Recruitment problems kill off CAM courses
Not long ago, universities were clamouring to set up complementary medicine courses, but now it seems they cannot offload them quickly enough.
The universities of Westminster and Central Lancashire are the latest institutions to announce that they will suspend or close BSc degrees in complementary and alternative medicine (CAM), blaming low student interest for the move.
Westminster - the largest provider of CAM degrees in the UK - confirmed that it had suspended its BSc in homoeopathy and its BSc in remedial massage and neuromuscular therapy.
Westminster said its two courses "struggled to remain viable". They attracted a total of 14 full-time equivalent students last year.
"The university will make provision for students already part way through these degrees to enable them to complete their courses," it said.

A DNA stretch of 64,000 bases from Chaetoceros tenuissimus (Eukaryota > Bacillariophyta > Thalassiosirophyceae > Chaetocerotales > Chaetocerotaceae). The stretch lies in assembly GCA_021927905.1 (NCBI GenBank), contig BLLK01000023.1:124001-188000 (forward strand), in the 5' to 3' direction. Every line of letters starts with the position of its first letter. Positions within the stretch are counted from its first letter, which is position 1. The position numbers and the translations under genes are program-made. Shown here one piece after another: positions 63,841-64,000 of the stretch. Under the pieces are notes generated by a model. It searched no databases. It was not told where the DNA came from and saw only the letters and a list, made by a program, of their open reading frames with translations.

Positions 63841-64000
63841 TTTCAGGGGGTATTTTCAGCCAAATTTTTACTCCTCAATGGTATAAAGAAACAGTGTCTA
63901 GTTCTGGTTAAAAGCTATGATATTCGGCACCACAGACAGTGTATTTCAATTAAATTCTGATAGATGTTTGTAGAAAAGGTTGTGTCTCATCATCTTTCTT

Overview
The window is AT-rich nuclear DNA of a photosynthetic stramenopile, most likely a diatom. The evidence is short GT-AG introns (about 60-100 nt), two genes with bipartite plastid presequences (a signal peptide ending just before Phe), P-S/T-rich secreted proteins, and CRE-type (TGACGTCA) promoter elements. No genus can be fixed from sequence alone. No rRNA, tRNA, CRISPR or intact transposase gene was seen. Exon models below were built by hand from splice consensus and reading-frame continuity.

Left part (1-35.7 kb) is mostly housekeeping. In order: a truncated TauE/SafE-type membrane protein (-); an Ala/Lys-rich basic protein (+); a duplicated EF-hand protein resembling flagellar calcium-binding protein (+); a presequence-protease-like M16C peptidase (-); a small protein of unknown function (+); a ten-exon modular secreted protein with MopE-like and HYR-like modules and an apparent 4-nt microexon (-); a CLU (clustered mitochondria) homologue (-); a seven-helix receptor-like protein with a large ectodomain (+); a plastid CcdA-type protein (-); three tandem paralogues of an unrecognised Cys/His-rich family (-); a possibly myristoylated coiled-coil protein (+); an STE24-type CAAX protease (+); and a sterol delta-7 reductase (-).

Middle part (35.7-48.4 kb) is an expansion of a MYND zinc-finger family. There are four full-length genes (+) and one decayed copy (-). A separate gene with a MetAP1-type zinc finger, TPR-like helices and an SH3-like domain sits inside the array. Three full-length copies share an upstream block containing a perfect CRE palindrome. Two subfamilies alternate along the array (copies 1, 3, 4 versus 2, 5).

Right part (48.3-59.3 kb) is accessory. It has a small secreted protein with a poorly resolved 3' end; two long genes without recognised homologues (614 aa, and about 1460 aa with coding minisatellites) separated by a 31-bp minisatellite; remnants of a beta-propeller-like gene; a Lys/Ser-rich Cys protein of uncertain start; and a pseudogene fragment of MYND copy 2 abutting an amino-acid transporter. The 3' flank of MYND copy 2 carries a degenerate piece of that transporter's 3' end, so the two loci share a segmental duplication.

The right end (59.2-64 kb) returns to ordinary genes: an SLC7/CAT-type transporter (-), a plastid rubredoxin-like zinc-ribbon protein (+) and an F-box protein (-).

Westminster's School of Integrated Health, which runs the courses, is preparing to merge with the School of Biosciences. The university had already announced it was overhauling its BSc degrees in CAM to boost their scientific content.
Uclan confirmed it had decided to discontinue three degrees: BSc courses in herbal, homoeopathic and complementary medicine.
It said it had not met its target to recruit 20 students to each of these courses since 2005. It added that students already enrolled would be able to complete their degrees.
Uclan, which still offers postgraduate provision in homoeopathy as well as undergraduate and postgraduate acupuncture, said its decision was independent of an ongoing review of CAM courses expected to report later this month.
In January, the University of Salford announced that it would drop its undergraduate degrees in acupuncture and complementary medicine.